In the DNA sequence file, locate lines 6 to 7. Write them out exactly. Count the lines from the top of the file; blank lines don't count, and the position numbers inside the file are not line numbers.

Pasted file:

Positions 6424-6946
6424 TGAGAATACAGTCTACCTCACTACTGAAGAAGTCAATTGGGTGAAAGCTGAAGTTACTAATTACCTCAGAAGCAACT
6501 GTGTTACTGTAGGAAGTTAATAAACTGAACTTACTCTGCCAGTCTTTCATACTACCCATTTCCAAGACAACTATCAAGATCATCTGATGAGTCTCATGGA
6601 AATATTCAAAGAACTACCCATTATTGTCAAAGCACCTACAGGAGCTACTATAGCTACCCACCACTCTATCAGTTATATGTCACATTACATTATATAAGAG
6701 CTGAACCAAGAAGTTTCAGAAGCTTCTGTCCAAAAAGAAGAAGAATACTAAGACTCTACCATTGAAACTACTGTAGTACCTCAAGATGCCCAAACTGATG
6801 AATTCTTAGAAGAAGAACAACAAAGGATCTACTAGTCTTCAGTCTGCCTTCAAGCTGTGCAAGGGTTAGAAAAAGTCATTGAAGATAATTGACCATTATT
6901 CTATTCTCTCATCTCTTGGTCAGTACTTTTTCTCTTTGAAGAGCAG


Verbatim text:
6801 AATTCTTAGAAGAAGAACAACAAAGGATCTACTAGTCTTCAGTCTGCCTTCAAGCTGTGCAAGGGTTAGAAAAAGTCATTGAAGATAATTGACCATTATT
6901 CTATTCTCTCATCTCTTGGTCAGTACTTTTTCTCTTTGAAGAGCAG